Weve been excited for Sound Shapes ever since we heard that Jonathan Mak of Everyday Shooter fame would be making a musical platformer for the PlayStation 3 and Vita at E3 last year. He sold us with his description of the game: You can use it to make music, but then you can play that music like its a video game. The game is so distinctly his style, it wouldnt be coming from anyone but Mak. If youre unfamiliar with Sound Shapes, it can best be described as a side-scrolling platformer where your actions within the game create the music around you. This is very similar to Maks previous game, Everyday Shooter, which was a dual-joystick shooter that created music as you killed enemies. It was beautiful in both concept and execution. We havent heard much about Sound Shapes since it was announced at the 2011 Video Game Awards that Deadmau5 would be contributing to the game and would have a campaign dedicated to his music. He isnt alone, either; Sound Shapes features music from the likes of Jim Guthrie, I Am Robot and Proud, and now Beck as well. Beck's Sound Shapes debut includes a campaign record titled Cities which features three unreleased tracks that are exclusive to Sound Shapes (for the time being, at least.) These new tracks Cities, Touch the People and Spiral Staircase each represent a different level and will have a unique art style that matches the music. Beck is most notable for creating a new style of music that mixes and collages many different musical styles. As different as Deadmau5s music might be, it follows a consistent style and sticks to a singular genre. It will be interesting to see how Becks signature style will alter the game compared to the other artists campaigns. Its not clear whether his style will have an impact on the gameplay, but that would certainly make for an interesting mechanic. Sound Shapes is available on August 7th exclusively for both PlayStation 3 and PlayStation Vita for one cross-platform purchase of $14.99.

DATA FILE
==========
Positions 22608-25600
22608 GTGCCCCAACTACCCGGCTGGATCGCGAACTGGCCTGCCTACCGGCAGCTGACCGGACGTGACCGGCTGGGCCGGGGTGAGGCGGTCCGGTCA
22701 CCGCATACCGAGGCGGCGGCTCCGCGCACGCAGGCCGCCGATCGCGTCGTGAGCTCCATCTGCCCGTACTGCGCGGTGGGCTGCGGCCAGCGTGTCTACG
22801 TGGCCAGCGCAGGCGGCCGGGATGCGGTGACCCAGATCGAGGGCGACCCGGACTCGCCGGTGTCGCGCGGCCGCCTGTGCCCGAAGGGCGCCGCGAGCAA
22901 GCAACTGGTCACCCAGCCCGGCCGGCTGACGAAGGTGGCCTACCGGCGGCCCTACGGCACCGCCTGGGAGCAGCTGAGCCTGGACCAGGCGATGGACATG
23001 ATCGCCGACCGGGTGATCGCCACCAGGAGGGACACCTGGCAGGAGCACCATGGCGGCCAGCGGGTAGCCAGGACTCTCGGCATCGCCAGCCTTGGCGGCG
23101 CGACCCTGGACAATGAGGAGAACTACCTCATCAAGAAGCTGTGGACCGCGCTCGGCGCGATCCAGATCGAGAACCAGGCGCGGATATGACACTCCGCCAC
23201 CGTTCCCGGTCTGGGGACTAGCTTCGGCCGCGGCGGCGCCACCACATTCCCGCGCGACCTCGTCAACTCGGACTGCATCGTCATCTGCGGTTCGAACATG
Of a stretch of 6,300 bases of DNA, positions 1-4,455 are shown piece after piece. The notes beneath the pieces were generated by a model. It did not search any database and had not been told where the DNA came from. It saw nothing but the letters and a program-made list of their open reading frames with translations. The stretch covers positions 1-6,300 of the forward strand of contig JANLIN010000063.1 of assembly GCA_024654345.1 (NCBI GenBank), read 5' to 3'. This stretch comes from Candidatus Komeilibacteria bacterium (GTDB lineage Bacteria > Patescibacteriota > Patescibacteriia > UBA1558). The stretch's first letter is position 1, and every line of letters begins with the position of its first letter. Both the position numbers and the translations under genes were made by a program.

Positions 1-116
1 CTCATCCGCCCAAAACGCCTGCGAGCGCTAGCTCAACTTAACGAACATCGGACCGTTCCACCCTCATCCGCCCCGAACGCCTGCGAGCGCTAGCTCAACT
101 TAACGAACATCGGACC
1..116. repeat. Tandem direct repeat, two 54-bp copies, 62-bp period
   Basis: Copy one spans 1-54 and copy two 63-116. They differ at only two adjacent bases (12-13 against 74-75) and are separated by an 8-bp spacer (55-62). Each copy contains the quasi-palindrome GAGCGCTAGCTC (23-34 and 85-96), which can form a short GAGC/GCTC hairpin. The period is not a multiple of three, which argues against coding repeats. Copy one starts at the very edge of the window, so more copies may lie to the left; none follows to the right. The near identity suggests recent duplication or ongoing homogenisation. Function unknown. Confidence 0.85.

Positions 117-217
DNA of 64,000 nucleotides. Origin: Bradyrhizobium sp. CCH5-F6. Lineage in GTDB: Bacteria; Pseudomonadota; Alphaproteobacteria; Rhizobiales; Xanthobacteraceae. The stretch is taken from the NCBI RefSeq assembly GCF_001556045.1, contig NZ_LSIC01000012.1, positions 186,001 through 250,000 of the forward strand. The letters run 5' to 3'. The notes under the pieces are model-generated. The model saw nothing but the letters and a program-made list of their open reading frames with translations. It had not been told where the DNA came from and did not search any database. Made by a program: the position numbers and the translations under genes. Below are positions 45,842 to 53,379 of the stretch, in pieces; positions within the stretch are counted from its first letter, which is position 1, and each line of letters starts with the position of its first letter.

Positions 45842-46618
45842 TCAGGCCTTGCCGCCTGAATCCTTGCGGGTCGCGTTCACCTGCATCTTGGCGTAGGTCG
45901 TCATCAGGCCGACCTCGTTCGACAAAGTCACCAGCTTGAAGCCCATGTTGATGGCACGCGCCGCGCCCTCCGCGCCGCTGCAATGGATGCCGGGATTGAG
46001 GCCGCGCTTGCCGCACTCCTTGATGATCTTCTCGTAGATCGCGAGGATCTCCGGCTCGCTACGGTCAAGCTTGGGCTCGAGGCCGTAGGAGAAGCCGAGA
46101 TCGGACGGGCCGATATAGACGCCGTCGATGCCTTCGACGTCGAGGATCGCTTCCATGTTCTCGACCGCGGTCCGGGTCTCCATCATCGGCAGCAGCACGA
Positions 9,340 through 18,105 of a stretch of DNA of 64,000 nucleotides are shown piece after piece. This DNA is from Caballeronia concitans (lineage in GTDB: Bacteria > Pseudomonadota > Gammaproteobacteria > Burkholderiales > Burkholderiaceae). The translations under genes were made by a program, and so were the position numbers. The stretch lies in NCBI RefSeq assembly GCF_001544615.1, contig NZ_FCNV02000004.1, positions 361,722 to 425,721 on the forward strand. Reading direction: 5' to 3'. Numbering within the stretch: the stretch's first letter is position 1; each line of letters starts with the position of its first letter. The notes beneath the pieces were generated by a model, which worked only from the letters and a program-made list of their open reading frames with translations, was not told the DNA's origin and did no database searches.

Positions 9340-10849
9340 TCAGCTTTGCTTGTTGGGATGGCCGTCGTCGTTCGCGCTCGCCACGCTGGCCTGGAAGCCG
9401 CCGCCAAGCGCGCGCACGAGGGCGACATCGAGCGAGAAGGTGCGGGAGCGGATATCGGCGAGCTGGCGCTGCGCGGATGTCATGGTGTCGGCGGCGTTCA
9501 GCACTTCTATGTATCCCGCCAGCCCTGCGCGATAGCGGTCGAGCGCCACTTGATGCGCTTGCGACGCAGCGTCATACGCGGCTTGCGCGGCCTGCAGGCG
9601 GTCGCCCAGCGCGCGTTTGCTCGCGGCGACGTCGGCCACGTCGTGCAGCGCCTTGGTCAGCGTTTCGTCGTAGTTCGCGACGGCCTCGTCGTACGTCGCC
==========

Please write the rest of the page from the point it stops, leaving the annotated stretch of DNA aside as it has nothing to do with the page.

This story, "Jonathan Mak’s Sound Shapes adds original music from Beck" was originally published by PCWorld.